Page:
Taken together, they show the two faces of politics: the on-the-street demonstrations that must be done, and the legislative advancement that must follow. Yet only one of these films — of comparable cinematic quality, I would argue — has seen its Oscar chances seriously hindered by allegations of historical unfairness. And that movie is the bedeviled, beleaguered Selma, which has deserved maybe one-twentieth of the controversy it is has drudged up, and much more praise for doing what it does well than it has so far received.
The reason for this goes back to the fundamental differences in what part of American life these films choose to show. Lincoln focuses on a white man in a position of authority, “clothed in immense powers,” in the words of Honest Abe himself. Selma focuses, mainly, on black men and women who cannot even exercise their right to vote. And the mostly white detractors of Selma seem offended entirely by the idea that the reputation of a powerful white man might be somewhat hurt, or more accurately downplayed in favor of the actions of those black individuals.
The controversy on Lincoln flew by quickly. It was worth discussing, but there really wasn’t much discussion to be had. And after a few months of release, the film saw itself rewarded with twelve Academy Award nominations. Selma, on the other hand, has had the conversation around it focused almost entirely on how it does or does not depict a powerful white man, something that is worth discussing, but not nearly to the overindulgent extent to which it has been. It’s bitterly revealing about American culture that Selma apparently started out as a script by Paul Webb, a white man, that focused primarily on Johnson before being re-written by director Ava DuVernay (a black woman), only to find itself primarily discussed about in how it depicts a white man. Apparently, you are allowed to downplay or streamline the struggles and efforts of black abolitionists, but for the love of God, do not depict a powerful white man in a not-always-flattering light.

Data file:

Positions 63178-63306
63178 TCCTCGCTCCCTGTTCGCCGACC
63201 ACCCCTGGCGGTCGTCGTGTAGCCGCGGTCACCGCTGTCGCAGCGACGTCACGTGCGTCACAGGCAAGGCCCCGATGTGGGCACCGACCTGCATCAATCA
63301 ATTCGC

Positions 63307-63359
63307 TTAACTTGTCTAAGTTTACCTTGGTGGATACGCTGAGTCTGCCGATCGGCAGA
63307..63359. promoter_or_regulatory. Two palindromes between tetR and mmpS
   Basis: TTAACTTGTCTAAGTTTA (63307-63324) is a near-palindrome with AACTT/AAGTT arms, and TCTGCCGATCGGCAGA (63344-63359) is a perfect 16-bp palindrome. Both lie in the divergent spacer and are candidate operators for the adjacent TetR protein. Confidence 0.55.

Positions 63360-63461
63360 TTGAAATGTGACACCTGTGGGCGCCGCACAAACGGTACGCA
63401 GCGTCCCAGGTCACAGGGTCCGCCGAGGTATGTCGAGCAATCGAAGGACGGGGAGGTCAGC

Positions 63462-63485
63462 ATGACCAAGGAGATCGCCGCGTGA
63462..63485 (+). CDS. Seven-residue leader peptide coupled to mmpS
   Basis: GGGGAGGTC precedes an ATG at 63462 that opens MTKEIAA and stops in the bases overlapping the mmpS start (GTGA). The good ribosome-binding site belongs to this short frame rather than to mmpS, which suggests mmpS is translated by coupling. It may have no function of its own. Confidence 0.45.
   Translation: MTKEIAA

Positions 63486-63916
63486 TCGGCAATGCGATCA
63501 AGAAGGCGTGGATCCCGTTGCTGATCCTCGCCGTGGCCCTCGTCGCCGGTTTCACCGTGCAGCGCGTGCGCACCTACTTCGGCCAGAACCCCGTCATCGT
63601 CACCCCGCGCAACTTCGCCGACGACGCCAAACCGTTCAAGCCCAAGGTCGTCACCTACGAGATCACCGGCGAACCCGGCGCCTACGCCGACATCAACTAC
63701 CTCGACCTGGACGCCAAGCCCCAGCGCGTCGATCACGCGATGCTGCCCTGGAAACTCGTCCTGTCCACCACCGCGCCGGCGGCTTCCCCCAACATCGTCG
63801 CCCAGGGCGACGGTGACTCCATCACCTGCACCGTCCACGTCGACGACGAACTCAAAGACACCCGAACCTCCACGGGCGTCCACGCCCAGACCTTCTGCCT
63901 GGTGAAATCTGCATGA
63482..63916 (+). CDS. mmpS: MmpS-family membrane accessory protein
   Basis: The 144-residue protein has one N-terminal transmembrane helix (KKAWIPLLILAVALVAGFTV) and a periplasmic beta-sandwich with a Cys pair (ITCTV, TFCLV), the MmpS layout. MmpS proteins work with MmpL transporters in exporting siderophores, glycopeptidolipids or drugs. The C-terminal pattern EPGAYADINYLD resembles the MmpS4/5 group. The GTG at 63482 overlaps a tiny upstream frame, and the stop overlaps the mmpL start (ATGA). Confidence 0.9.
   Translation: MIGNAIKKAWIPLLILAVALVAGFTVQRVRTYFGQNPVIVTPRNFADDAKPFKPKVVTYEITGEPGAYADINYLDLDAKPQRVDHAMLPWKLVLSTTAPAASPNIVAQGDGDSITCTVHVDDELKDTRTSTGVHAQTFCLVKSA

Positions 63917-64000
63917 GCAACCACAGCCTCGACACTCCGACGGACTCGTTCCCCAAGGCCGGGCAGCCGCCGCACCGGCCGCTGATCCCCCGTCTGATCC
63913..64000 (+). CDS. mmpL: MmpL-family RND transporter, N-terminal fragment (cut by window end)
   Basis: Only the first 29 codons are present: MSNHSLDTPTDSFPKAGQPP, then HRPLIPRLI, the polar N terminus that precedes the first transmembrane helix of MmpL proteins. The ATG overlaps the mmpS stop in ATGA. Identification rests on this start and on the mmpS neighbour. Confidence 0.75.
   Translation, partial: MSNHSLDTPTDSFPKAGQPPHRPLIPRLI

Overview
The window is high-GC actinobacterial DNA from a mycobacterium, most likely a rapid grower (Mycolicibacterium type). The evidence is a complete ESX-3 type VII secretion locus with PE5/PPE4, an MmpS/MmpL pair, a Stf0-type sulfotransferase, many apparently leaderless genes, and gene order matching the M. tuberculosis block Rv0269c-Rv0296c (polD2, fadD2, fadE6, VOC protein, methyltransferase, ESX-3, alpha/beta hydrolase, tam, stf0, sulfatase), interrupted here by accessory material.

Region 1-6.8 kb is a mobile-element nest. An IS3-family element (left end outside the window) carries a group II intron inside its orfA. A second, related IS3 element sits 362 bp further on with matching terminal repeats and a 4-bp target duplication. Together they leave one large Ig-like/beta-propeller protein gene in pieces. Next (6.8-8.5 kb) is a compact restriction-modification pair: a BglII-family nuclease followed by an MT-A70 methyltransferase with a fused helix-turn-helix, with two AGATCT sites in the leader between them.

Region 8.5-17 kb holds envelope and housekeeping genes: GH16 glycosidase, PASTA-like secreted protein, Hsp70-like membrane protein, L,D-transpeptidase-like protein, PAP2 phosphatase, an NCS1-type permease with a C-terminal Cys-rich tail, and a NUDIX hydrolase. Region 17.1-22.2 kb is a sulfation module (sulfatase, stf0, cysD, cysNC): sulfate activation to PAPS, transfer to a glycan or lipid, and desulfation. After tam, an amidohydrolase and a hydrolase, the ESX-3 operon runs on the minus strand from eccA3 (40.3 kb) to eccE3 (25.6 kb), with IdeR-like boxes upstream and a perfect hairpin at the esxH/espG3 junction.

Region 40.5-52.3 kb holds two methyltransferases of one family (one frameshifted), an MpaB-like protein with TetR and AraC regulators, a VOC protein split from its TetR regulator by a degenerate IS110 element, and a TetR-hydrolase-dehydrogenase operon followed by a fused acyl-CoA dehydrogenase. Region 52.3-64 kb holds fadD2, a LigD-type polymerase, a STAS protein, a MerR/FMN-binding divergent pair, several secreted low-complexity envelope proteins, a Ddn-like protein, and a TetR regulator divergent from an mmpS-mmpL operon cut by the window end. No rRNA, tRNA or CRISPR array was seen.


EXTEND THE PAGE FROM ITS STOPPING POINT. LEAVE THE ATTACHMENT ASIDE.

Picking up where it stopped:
In the end, the films Selma and Lincoln can be taken together as a powerful diptych about what freedom and justice mean in an often compromised American landscape, and both are fabulously made films of rare depth and intelligence. Yet the controversy that ravenously affixed itself to one at not the other might tell us even more about how compromised and unjust our American landscape can be.